Breed Overview

    Group: Herding

    Height: 22 to 26 inches

    Weight: 60 to 100 pounds

    Coat and Color: Double coat composed of a thick undercoat and a dense, slightly wavy or straight outer coat; tan and black or red and black coloring

    Life Expectancy: 12 to 14 years

  • 06 of 10

    Miniature Schnauzer

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    The origins of the little schnauzer may be found in Germany in the fifteenth century. Small standard schnauzers were mixed with poodles and to create the initial iteration of this breed. The breed was employed to deter pests, especially in and near barns. Mini schnauzers are frequently friendly, intelligent, and eager to please. However, they are renowned for barking with great alertness.

    Breed Overview

    Group: Terrier

    Height: 12 to 14 inches

    Weight: 11 to 19 pounds

    Coat and Color: Short, wiry topcoat and soft undercoat; most commonly seen in salt and pepper but can also be found in black and silver and solid black; long eyebrows and beard

    Life Expectancy: 12 to 15 years

  • 07 of 10

    Pomeranian

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    The thick-coated, spitz-type dogs of the Arctic are the ancestors of the Pomeranian. However, breeders want a more compact version of those large sled dogs. The name of the breed comes from the region of Pomerania, which today comprises portions of Poland and western Germany. These little canines typically have an intellectual curiosity. They like doing tricks for the attention of their favorite humans and can pick them up quickly.

    Breed Overview

    Group: Toy

    Height: 6 to 7 inches

    Weight: 3 to 7 pounds

    Coat and Color: Fluffy double coat; colors include black, chocolate, orange, red, and more

    Life Expectancy: 12 to 16 years

  • 08 of 10

    Rottweiler

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    The foundation stock for the contemporary Rottweiler is said to have been huge mastiff-like dogs that the Romans imported to Germany. In the town of Rottweil, these enormous dogs were put to service guarding property and moving cattle. Following the widespread adoption of railroad trains in the 1800s, Rotties found new careers in police enforcement and as personal security dogs. They were also excellent search and rescue dogs and service dogs. The Rotties of today are still devoted guardians that are highly affectionate with their families but may be leery of outsiders.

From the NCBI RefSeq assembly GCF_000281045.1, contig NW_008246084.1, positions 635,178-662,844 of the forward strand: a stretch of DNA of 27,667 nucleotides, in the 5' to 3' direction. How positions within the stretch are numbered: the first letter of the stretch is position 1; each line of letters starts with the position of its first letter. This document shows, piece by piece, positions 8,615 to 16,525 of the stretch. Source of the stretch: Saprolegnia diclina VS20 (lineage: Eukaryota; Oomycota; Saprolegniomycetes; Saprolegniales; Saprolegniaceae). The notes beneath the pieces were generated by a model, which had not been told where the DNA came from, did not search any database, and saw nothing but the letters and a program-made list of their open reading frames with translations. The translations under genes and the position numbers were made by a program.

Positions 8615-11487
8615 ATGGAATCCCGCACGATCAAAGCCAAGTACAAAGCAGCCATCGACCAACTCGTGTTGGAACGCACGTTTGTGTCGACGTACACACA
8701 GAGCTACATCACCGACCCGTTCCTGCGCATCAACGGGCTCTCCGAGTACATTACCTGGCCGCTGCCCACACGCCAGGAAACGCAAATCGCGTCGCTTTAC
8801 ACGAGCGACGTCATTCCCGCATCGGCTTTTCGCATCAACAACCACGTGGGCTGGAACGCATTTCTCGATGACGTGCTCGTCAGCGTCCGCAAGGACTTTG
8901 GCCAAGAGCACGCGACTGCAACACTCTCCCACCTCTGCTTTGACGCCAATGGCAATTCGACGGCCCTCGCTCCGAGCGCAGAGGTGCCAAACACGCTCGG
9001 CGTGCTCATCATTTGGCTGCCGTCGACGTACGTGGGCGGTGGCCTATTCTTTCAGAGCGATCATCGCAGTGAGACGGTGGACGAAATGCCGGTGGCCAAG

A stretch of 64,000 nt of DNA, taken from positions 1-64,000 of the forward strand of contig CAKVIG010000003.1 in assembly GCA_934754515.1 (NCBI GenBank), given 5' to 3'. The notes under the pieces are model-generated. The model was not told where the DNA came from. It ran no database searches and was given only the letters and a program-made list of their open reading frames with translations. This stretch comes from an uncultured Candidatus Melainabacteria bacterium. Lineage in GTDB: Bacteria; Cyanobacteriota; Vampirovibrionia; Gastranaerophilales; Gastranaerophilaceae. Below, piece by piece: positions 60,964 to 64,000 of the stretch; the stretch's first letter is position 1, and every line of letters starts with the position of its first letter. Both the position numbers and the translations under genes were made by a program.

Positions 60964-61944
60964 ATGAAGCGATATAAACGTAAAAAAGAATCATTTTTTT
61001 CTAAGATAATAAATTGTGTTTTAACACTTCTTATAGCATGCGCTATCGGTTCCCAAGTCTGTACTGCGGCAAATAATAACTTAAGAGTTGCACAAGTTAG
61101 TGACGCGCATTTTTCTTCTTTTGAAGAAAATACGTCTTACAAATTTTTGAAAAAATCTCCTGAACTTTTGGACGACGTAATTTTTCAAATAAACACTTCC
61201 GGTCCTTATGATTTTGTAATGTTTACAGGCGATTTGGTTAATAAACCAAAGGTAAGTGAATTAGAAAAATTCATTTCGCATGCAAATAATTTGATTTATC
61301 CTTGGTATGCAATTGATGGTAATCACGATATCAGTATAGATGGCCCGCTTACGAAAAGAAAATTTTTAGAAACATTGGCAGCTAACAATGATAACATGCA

Breed Overview

    Group: Working

    Height: 22 to 27 inches

    Weight: 80 to 130 pounds

    Coat and Color: Short, somewhat coarse but shiny black coat with clearly defined, rich tan facial markings

    Life Expectancy: 9 to 10 years

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  • 09 of 10

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    In the 1800s, the German shorthaired pointer first arose. For many years, German hunters crossed several dog breeds to create high-quality hunting dogs who were agile, sociable, and eager to please. These dogs make great retrievers and trackers. Although they may require a lot of exercise, they also have a tendency to be quite affectionate and playful with their family.

    Breed Overview

    Group: Sporting

    Height: 23 to 25 inches (male); 21 to 23 inches (female)

    Weight: 55 to 70 pounds (male); 45 to 60 pounds (female)

    Coat and Color: Short, thin coat; comes in solid liver or liver and white

    Life Expectancy: 10 to 12 years

  • 10 of 10

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    The Weimaraner breed dates back to the early 1800s, and Germany's Grand Duke Karl August of the town of Weimar was instrumental in its growth. He crossed bloodhounds with other hunting breeds in an effort to produce the perfect hunting dog. The end product was a huge, strong, and versatile hunting dog with tracking and retrieving abilities. Weimaraners often get along well with their families and are well-behaved, but they need a lot of room and exercise.

    Breed Overview

    Group: Sporting

    Height: 25 to 27 inches (male); 23 to 25 inches (female)

    Weight: 70 to 90 pounds (male); 55 to 75 pounds (female)

    Coat and Color: Short, stiff coat; comes in various shades of gray

    Life Expectancy: 10 to 13 years